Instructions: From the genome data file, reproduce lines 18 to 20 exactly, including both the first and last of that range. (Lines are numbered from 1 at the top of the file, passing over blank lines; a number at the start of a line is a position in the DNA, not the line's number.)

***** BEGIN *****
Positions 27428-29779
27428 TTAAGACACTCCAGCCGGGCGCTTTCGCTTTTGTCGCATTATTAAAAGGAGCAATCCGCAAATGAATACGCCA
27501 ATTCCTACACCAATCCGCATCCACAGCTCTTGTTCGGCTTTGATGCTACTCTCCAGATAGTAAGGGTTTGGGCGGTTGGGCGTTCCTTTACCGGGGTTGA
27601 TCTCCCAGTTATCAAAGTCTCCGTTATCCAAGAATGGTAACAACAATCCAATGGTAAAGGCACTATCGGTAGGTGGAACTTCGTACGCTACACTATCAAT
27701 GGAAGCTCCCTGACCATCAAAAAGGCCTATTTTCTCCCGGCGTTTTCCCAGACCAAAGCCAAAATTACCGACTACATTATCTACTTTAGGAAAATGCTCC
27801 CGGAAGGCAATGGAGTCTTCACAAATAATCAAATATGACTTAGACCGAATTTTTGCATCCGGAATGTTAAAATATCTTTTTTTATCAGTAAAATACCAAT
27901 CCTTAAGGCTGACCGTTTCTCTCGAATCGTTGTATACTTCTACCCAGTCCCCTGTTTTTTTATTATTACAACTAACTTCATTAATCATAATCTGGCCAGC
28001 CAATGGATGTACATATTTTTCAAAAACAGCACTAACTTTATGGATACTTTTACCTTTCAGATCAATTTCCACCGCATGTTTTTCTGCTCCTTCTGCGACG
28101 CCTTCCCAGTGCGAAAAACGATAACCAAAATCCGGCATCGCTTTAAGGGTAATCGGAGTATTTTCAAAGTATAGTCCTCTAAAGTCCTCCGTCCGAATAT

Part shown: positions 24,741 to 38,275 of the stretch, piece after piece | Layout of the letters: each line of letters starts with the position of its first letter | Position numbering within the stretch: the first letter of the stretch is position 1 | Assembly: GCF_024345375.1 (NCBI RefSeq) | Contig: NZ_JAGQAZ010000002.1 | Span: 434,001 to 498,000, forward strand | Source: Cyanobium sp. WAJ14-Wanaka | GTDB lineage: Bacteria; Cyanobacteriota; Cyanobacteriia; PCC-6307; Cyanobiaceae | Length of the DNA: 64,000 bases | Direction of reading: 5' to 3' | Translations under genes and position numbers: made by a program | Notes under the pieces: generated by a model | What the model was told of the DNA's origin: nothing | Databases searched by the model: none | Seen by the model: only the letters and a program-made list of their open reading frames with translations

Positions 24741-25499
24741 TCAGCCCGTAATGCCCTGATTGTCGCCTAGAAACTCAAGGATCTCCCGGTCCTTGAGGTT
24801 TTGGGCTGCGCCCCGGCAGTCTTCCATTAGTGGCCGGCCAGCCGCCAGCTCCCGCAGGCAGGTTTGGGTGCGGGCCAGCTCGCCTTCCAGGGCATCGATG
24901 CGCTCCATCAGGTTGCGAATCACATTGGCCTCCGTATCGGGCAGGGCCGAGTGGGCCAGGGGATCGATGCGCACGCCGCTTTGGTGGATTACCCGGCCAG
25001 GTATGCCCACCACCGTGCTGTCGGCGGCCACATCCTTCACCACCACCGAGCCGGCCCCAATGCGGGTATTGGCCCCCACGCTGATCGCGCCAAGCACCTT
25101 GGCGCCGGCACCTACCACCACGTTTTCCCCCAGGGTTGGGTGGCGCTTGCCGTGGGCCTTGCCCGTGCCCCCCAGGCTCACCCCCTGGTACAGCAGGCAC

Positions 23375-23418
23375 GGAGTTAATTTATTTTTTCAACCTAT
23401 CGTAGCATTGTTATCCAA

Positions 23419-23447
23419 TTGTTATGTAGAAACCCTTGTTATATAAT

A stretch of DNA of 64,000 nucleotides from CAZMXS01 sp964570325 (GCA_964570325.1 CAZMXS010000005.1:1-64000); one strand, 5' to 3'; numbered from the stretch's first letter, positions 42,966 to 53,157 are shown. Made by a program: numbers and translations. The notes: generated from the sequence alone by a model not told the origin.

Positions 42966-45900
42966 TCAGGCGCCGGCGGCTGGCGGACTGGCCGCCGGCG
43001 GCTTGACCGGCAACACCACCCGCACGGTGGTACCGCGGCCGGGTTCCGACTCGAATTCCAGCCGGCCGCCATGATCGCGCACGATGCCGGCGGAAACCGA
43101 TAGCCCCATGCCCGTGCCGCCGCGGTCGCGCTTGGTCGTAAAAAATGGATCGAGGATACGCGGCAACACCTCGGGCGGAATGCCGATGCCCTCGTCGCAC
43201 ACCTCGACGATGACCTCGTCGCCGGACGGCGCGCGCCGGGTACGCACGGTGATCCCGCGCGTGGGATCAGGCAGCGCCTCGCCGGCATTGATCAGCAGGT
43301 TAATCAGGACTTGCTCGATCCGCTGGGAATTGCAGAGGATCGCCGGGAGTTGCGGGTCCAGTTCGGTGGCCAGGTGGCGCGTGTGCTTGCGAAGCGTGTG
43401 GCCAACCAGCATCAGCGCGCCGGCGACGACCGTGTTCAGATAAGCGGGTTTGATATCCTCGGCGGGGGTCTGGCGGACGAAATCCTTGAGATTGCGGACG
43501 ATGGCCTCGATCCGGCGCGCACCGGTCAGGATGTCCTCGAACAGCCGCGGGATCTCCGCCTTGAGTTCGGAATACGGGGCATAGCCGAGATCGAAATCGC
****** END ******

23375 GGAGTTAATTTATTTTTTCAACCTAT
23401 CGTAGCATTGTTATCCAA

Positions 23419-23447